Iran and Turkey, the two non-Arab Middle Eastern states, are among the largest and most populous in the region. The former occupies a strategic location on the Persian Gulf and the Strait of Hormuz, while the latter controls the Straits the Bosporus, the Sea of Marmara, the Dardanelles that link the Black and Aegean Seas. The two nations descend from the most ancient civilizations in the world and have strong national identities. Turkey and Iran have been mirror images of one another, rarely seeing eye to eye but unable to part ways due to their geographical proximity. Turks were exposed to Persian culture on their move westward and inherited indelible political and religious legacies. Iran is home to a large Turkic minority, and historically, Persia was ruled by Turkish royal families such as the Safavids and the Qajars. In the modern times, as well there was always a cooperation between these two neighbouring nations. In the 1920s, a new Turkey under Mustafa Kemal Ataturk and a new Iran under Shah Reza Pahlavi signed the Saadabad Pact for non-aggression and mutual defence against outside enemies. The two nations later forged the Baghdad Pact, which included the newly independent Iraq. Even the seizure of power by Iranian mullahs in 1979 did not shake the solid foundations of mutual relations. While almost all nations quickly imposed or re-imposed visas for Iranians, Turkey kept its doors open to visitors and refugees from Iran.
But because of Syrian conflict the relations between two countries were at all time low as Turkey and Iran have been on opposite sides of the conflict in Syria. But the unilateral strategic choices of both have not succeeded on the ground. Neither Turkeyâ€™s choice to seek the toppling of Syrian President Bashar al-Assad nor Iranâ€™s policy of restoring stability in a unified Syria has materialized. Moreover, Iran and Turkey has been targeted by ISIS hence both realises that they have common threat. The problem of Kurds also seems to bring Ankara and Tehran closer together. The Turkish government is currently waging an open and bloody war against Kurdish opposition led by PKK and Syrian Kurdish organisations are accused of cooperation with the United States and Israel which concern Iran. Therefore, Kurds are becoming a common problem for Ankara and Tehran hence both the nations are exploring avenues to formulate joint anti Kurdish strategy. Most recently Saudi-Qatar crisis bought Turkey and Iran even closer. As both the nations are supporting Qatar. Turkey parliament passed the bill for increased deployment of Turkish troops in Qatar for protection of Qatari Royal family and Iran had offered to send food to Qatar by sea.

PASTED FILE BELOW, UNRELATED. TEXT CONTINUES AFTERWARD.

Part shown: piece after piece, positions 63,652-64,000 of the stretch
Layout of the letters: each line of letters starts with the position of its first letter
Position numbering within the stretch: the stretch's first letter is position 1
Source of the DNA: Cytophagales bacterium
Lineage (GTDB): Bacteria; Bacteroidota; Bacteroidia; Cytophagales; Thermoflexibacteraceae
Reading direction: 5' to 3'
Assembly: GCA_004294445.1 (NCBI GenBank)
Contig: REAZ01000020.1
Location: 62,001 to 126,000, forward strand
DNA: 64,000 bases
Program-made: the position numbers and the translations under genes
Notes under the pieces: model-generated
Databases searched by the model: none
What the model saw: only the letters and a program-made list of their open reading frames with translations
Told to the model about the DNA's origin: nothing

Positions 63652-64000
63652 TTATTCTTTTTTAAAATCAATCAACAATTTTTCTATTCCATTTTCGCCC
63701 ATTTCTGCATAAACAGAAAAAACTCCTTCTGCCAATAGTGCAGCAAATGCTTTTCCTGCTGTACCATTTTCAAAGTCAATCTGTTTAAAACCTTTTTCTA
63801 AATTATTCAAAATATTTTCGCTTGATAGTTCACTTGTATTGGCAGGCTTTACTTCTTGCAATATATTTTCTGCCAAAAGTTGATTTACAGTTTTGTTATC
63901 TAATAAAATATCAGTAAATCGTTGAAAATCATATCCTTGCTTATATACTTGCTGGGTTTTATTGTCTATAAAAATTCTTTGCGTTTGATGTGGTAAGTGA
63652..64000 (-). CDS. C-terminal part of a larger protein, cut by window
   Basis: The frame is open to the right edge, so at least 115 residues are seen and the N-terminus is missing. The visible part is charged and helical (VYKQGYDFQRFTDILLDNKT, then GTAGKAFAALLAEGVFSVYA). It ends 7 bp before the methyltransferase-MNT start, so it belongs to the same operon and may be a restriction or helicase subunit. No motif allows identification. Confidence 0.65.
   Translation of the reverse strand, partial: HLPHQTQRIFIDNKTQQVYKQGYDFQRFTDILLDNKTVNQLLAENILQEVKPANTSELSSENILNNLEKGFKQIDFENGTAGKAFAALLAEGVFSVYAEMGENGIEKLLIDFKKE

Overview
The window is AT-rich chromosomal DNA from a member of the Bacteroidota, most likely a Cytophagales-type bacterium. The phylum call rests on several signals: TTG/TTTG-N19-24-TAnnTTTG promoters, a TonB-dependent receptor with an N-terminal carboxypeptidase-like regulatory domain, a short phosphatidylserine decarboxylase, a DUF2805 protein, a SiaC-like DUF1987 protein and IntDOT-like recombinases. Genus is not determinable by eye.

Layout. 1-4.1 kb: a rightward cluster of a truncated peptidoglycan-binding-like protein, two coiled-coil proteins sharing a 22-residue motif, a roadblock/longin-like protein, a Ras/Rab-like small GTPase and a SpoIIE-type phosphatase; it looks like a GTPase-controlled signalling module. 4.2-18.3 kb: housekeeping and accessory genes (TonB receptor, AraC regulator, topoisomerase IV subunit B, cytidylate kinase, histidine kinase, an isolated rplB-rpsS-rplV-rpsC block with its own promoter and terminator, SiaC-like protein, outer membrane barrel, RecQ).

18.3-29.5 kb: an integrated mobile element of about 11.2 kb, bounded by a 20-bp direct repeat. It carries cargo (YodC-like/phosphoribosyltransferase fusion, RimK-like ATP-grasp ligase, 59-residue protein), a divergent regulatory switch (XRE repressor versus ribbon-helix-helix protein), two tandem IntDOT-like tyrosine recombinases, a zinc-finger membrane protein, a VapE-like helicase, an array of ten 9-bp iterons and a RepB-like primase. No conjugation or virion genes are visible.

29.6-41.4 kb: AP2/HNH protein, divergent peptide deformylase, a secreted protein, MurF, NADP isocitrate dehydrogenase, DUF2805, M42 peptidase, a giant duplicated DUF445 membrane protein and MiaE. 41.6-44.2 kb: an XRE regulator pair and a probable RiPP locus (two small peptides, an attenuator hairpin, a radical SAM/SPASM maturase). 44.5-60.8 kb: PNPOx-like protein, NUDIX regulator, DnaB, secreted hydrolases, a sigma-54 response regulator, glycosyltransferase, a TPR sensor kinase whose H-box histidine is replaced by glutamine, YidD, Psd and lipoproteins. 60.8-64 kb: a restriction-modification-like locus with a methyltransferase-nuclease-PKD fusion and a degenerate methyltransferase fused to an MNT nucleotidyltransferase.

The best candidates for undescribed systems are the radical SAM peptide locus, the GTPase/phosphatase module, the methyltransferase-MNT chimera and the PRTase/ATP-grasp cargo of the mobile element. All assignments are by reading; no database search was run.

Let’s have a look on how the two nations are cooperating with each other on multiple fronts. Both sides have been exploring together diplomatic solutions to the Syria war. Â As Ankara and Tehran have agreed to speed up the Astana talks aimed at facilitating a political solution to the Syrian crisis. There is growing energy and commercial relations between Turkey and Iran. Turkish President on his recent visit to Iran reaffirmed Turkeyâ€™s determination to increase trade with Iran to $30 billion annually, saying Ankara saw no obstacle to the development of its cooperation with Tehran. Another important area of cooperation is Iraq as Iraq will likely to settle on a political condominium over the Kurds. Ankara wields influence over one of the KRGâ€™s two main rival factions (the Kurdistan Democratic Party) and Tehran maintains hegemony over the other (the Patriotic Union of Kurdistan). This suggests that Ankara and Tehran will also be the non-IS opposition’s main sponsor in the north going forward.
Turkey and Iran have some areas of disagreement but still they have agreed to compartmentalize their relations on different fronts. For instance, while the two nations will continue to disagree on some aspects like there individual Syria policy (e.g., Assad’s future), they would both cooperate on other areas like- economic, Kurdish policy and anti IS strategy. In the longer-term Tehran knows that Turkey will play a key role in building potential bridges between Iran and the West. Ankara knows that if it seeks greater influence within all corners of the Arab world, including Shia populations, a cordial relationship with Iran is important. Thus, while the regional landscape remains complex and in motion, Turkey and Iran have more to gain than lose by continuing to build stronger ties. But one thing is very much clear that the closeness of these two players will create a strong political, security and economic bloc in the Middle East in coming times. These two important nations of the region should also realise that by forging a renewed alliance among themselves they also shared a greater responsibility to contribute for secure and stable regional order in which there is no place for extremism and sectarianism.